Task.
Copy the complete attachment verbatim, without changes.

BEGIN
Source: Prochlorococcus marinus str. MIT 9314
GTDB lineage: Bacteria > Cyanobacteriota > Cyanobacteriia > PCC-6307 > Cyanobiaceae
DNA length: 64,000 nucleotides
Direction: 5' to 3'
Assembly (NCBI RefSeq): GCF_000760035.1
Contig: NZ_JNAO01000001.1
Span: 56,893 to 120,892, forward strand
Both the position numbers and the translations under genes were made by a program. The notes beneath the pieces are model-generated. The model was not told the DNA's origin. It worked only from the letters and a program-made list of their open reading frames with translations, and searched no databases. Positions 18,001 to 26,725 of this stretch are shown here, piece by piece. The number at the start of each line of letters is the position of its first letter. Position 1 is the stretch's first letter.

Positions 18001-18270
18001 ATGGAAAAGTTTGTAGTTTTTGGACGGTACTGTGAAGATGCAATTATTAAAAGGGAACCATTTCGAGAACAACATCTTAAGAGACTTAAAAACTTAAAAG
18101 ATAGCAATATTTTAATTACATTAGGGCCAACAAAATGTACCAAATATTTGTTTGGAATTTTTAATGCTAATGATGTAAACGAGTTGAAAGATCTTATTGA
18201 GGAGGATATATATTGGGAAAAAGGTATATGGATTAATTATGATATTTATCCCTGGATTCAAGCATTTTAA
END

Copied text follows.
Source: Prochlorococcus marinus str. MIT 9314
GTDB lineage: Bacteria > Cyanobacteriota > Cyanobacteriia > PCC-6307 > Cyanobiaceae
DNA length: 64,000 nucleotides
Direction: 5' to 3'
Assembly (NCBI RefSeq): GCF_000760035.1
Contig: NZ_JNAO01000001.1
Span: 56,893 to 120,892, forward strand
Both the position numbers and the translations under genes were made by a program. The notes beneath the pieces are model-generated. The model was not told the DNA's origin. It worked only from the letters and a program-made list of their open reading frames with translations, and searched no databases. Positions 18,001 to 26,725 of this stretch are shown here, piece by piece. The number at the start of each line of letters is the position of its first letter. Position 1 is the stretch's first letter.

Positions 18001-18270
18001 ATGGAAAAGTTTGTAGTTTTTGGACGGTACTGTGAAGATGCAATTATTAAAAGGGAACCATTTCGAGAACAACATCTTAAGAGACTTAAAAACTTAAAAG
18101 ATAGCAATATTTTAATTACATTAGGGCCAACAAAATGTACCAAATATTTGTTTGGAATTTTTAATGCTAATGATGTAAACGAGTTGAAAGATCTTATTGA
18201 GGAGGATATATATTGGGAAAAAGGTATATGGATTAATTATGATATTTATCCCTGGATTCAAGCATTTTAA